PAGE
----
Last week, as Policy Watch reported, the Lawyers Committee for Civil Rights Under Law filed to intervene in the legal settlement in which the UNC System gave the Silent Sam Confederate monument to the North Carolina division of the Sons of Confederate Veterans – along with $2.5 million.
Today, UNC Board of Governors Chairman Randy Ramsey criticized the group’s move.
“It’s irresponsible that the LCCRUL organization is working so hard to return Silent Sam to UNC-Chapel Hill, putting the safety of students, faculty, staff, and visitors at risk,” Ramsey said in a written statement Monday. “Law enforcement experts have made it crystal clear: returning the monument to campus would pose serious public safety risks to students, faculty and staff. The lawful settlement approved by the court ensures the monument never returns to any county where a UNC System institution is located, and the UNC System and the Board will continue to defend solutions that protect public safety.“
The Lawyers Committee for Civil Rights Under Law has made no statements suggesting the monument should be returned to the campus of UNC-Chapel Hill.
The group represents a group of six UNC-Chapel Hill students and one faculty member who oppose the statue’s return to campus — but also want to prevent he university from giving millions of dollars to a group like the Sons of Confederate Veterans.
“The University of North Carolina System has abdicated its responsibilities under its mission to the students, faculty, the University community and the people of North Carolina by striking this deal with a neo-Confederate group,” said Kristen Clarke, President and Executive Director of the Lawyers’ Committee for Civil Rights Under Law, in a statement last week. “We stand with the students and faculty in condemning this deeply flawed settlement that finds the UNC system complicit in financing white supremacist activity.”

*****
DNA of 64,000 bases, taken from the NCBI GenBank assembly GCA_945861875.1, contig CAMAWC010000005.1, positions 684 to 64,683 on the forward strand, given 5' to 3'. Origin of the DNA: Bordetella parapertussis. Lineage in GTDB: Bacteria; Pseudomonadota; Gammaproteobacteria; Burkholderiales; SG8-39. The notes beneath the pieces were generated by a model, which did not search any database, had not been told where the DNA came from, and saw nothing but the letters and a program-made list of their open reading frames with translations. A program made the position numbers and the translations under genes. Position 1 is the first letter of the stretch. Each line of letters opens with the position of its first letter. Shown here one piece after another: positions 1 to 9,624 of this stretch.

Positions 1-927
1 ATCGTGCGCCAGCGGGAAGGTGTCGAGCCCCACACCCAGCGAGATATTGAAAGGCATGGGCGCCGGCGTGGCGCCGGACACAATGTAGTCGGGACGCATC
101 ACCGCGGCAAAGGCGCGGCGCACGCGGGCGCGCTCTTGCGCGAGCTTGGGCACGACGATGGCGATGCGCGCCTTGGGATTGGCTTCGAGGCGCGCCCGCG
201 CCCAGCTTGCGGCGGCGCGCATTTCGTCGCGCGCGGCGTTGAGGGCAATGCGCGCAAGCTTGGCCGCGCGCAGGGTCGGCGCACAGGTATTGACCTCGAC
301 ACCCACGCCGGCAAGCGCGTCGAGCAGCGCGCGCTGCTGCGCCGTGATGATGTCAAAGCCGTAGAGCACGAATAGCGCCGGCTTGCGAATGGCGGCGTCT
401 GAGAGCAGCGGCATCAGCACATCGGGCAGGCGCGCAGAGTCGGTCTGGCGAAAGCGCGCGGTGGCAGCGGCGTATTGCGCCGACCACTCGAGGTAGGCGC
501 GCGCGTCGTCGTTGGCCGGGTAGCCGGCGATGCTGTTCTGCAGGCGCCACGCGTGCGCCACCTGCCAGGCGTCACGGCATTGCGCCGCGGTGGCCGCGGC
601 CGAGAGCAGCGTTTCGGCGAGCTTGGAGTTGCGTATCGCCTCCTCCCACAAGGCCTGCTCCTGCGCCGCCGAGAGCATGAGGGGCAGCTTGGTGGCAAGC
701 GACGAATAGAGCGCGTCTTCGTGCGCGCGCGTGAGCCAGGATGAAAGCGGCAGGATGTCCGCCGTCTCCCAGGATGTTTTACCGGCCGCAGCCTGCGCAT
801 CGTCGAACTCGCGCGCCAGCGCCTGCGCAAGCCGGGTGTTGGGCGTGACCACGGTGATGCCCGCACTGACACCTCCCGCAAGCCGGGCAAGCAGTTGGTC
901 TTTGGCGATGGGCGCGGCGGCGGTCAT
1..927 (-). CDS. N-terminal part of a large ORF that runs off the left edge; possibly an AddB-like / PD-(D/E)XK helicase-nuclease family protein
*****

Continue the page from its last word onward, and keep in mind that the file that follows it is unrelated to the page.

Clarke’s group is representing members of the UNC-Chape Hill community who have been vocal in their opposition to the monument’s place on campus since before it was toppled by protesters last year.
“The Board of Governors’ secret negotiations, lack of transparency and false statements to the court, UNC students and the public is unacceptable,” said De’Ivyion Drew, a Sophomore at UNC-CH and one of the intervenors, in a statement. “These actions violate the Board of Governor’s duties to me as a student of this university and undermine UNC’s mission. The University’s agreement to give 2.5 million dollars to the Sons of Confederate Veterans will help that group and other neo-confederates continue to perpetuate the ahistorical and dangerous “Lost Cause” ideology. That ideology is a major obstacle to racial equity and reparative measures in our country.”
Ramsey’s statement comes the same day five members of the UNC Board of Governors published an op-ed piece justifying the settlement in the News & Observer.
The board and its members have not taken questions from the public or media about the settlement and, as of Monday, have not responded to public information requests for documents related to the settlement — including the trust agreement board members have repeatedly cited in arguments over the merits of the settlement.
Several members of the board itself have questioned details of the settlement and pushed for the UNC System and the board to be more transparent about he way in which it was reached.